Important Cultural PropertyPriest Xian-zi catching shrimp

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  • By Kao Ninga
  • 1 hanging scroll
  • Ink on paper
  • 86.8x34.5
  • Nanbokuchō period/14th century
  • Tokyo National Museum
  • A-10931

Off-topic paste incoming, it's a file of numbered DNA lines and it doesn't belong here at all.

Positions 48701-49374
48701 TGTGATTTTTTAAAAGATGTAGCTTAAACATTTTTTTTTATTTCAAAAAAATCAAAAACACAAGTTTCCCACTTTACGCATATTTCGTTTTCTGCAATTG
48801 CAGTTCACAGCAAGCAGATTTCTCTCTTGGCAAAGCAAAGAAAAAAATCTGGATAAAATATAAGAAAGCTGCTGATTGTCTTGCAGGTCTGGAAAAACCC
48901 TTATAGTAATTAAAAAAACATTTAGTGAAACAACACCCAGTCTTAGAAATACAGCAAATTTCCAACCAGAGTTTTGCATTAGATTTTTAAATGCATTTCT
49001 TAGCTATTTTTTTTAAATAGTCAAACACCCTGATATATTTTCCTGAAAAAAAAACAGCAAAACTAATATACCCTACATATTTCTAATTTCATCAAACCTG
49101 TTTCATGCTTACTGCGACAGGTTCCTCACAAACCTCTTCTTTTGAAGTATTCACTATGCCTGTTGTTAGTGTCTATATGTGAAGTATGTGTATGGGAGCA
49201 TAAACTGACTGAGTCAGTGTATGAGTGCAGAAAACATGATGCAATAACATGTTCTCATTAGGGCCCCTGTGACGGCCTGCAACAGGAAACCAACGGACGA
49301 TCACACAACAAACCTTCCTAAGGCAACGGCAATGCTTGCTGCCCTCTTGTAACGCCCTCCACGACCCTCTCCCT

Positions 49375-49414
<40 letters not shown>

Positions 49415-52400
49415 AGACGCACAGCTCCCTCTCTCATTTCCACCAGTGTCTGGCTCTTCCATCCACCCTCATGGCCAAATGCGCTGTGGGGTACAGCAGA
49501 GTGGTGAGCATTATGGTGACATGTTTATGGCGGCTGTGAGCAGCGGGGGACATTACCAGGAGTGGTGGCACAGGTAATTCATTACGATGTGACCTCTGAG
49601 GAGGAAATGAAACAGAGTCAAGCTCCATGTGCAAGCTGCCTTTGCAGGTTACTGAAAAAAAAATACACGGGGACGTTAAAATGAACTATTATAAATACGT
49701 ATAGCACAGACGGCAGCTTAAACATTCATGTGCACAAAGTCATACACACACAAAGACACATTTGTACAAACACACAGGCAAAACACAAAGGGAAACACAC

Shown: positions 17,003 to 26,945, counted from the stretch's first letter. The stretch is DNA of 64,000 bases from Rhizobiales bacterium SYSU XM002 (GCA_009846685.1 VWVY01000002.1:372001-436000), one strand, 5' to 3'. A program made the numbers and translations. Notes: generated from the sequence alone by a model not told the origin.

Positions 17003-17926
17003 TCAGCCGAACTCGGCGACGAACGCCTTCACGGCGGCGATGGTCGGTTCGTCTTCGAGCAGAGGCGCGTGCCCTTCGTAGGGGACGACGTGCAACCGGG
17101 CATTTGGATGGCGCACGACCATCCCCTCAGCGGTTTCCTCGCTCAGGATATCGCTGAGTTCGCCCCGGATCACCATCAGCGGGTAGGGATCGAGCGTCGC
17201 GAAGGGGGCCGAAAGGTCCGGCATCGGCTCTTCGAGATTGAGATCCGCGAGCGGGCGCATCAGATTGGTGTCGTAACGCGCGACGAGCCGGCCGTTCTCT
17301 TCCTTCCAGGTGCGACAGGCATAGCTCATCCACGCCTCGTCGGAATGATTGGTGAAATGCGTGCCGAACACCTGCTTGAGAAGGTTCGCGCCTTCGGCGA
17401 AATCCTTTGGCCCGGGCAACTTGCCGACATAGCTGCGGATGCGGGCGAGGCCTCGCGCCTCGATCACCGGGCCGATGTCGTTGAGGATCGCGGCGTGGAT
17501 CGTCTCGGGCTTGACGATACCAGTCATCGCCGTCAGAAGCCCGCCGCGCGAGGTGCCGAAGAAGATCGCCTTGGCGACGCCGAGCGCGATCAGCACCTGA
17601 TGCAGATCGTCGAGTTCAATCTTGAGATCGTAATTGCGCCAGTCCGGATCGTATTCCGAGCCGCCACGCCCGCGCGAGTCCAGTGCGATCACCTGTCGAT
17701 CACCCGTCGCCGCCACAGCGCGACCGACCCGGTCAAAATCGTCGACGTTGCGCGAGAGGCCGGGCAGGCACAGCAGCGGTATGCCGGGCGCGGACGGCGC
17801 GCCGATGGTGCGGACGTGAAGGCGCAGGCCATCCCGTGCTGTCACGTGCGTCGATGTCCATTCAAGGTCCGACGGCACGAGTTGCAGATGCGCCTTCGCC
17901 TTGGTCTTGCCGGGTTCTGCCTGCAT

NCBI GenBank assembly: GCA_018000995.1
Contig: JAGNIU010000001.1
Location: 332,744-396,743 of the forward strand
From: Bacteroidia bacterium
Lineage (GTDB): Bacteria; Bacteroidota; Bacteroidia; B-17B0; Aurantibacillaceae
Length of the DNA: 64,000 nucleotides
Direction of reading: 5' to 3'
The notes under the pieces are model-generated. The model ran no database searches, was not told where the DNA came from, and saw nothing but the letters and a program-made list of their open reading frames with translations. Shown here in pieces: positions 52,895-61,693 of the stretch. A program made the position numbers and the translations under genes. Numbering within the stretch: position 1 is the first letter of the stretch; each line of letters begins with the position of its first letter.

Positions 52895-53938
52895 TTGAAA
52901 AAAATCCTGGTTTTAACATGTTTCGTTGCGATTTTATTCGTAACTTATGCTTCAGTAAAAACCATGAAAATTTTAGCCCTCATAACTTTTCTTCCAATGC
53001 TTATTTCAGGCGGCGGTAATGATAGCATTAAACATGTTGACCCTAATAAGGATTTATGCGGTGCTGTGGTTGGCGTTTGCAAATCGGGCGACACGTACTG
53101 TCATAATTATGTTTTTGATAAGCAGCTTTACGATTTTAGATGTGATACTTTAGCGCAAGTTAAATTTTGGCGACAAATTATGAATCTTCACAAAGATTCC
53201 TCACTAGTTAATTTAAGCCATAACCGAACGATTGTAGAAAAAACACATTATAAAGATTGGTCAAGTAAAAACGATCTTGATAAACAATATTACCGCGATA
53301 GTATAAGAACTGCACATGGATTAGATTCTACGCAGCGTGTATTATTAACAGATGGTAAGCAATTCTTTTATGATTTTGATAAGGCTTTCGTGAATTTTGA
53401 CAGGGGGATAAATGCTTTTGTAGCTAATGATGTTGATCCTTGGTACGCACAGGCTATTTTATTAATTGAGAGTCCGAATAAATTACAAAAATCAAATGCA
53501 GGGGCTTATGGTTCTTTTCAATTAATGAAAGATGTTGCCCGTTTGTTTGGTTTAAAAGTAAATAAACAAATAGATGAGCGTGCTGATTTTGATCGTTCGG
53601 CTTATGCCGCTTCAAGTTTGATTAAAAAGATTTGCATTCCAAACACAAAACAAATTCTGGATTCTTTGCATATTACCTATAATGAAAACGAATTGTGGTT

Priest Kensu is a zen monk of the late Tang period. It is said that he did not settle in one place, that he always wore a shabby priest's stole, that he would dig and eat for shrimp and shijimi clams by rivers and that he would sleep among the shisen (paper cut into coin shapes) in shrines at night. He is generally depicted as a figure catching shrimp with a string in his hand. Kao is an artist of the early 14th century, but his personal background is unknown. Currently, some of his works remain, such as doshakuga (portraits of Taoists and Buddhists) of Kanzan and Jittoku and kachoga (paintings of flowers and birds). While his thick and rough fold lines reflect the techniques of Chinese Zen paintings, the technique of forming a bearded face with damp sumi ink is rare.